Lia Thomas loses legal battle, will not compete in 2024 Paris Olympics

by WorldTribune Staff / 247 Real News June 12, 2024

Biological male Lia Thomas’s hopes of competing in the 2024 Paris Olympics in women’s swimming were dashed on Wednesday when Thomas lost a legal case filed against World Aquatics (WA) at the Court of Arbitration for Sport.

Lia Thomas

The 25-year-old Thomas also remains barred from swimming in the female category after failing to overturn rules introduced by swimming’s governing body in the summer of 2022 which prohibit anyone who has undergone “any part of male puberty” from competing in the female category.

Thomas had argued the rules should be declared “invalid and unlawful” as they were contrary to the Olympic charter and the World Aquatics constitution.

In a 24-page decision, the court of arbitration concluded that Thomas was “simply not entitled to engage with eligibility to compete in WA competitions” as someone who was no longer a member of U.S. Swimming.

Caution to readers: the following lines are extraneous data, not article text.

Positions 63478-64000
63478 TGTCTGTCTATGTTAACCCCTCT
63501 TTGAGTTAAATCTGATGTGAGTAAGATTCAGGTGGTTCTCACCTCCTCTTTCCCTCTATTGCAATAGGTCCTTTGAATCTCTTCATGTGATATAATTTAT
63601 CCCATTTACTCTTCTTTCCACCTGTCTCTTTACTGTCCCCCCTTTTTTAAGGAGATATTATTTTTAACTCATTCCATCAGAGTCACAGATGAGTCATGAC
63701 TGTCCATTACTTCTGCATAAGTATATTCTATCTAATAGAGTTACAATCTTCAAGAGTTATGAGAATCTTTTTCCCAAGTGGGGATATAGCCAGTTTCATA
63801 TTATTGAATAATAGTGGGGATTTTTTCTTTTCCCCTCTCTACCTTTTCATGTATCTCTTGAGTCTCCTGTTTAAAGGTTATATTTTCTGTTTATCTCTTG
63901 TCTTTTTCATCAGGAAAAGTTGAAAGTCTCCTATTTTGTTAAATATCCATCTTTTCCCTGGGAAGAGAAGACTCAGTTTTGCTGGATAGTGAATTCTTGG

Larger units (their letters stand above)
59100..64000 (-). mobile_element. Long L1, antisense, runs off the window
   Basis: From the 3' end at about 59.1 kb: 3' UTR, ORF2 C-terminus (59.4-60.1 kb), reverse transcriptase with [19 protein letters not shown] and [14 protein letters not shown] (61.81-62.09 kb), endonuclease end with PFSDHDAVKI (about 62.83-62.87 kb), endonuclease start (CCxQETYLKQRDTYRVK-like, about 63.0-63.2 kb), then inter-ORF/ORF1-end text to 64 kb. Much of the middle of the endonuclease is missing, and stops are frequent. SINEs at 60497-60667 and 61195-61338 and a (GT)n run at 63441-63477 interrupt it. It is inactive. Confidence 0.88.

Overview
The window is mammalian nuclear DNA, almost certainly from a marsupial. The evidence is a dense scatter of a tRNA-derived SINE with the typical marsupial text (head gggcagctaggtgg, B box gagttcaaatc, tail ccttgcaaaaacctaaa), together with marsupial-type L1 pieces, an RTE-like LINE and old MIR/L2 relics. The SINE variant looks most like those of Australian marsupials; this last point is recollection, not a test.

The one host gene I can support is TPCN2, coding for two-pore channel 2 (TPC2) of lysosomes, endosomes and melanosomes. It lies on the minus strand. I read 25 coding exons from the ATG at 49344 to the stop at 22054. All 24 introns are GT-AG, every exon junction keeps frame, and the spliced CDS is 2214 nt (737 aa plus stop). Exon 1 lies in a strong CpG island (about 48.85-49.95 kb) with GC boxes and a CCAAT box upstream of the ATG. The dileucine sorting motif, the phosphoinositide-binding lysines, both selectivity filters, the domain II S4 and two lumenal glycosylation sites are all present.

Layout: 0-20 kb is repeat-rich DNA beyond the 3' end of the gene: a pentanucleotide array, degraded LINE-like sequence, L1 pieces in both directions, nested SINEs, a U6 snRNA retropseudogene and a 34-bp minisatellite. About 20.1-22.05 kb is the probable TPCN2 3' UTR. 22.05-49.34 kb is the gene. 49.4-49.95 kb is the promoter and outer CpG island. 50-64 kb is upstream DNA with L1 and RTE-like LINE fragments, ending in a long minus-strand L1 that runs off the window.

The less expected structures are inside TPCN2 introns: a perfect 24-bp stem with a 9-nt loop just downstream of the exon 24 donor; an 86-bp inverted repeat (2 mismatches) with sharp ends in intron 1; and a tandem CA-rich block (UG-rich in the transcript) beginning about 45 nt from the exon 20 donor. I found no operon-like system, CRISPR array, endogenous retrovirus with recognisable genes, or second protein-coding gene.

World Aquatics introduced its new rules after Thomas beat Olympic silver medalist Emma Weyant by 1.75 seconds to win the women’s 500-yard freestyle title at the 2022 NCAA championships.

In a scientific document that informed its decision, WA said swimmers such as Thomas retained significant physical advantages – in endurance, power, speed, strength and lung size – from undergoing male puberty, even after reducing their testosterone levels through medication.

The court of arbitration ruled that Thomas had no standing to sue WA’s transgender policy, with a key paragraph stating: “The panel concludes that since the Athlete is not entitled to participate in ‘Elite Event’ within the meaning of USA Swimming Policy, let alone to compete in a WA competition, which occurs upon registration with WA prior to a competition or upon setting a performance which leads to a request for registration as WA world record, she is simply not entitled to engage with eligibility to compete in WA competitions.

“The policy and the operational requirements are simply not triggered by her current status.”

World Aquatics hailed the decision as “a major step forward in our efforts to protect women’s sport.”

“World Aquatics is dedicated to fostering an environment that promotes fairness, respect, and equal opportunities for athletes of all genders and we reaffirm this pledge,” it added.

Your Choice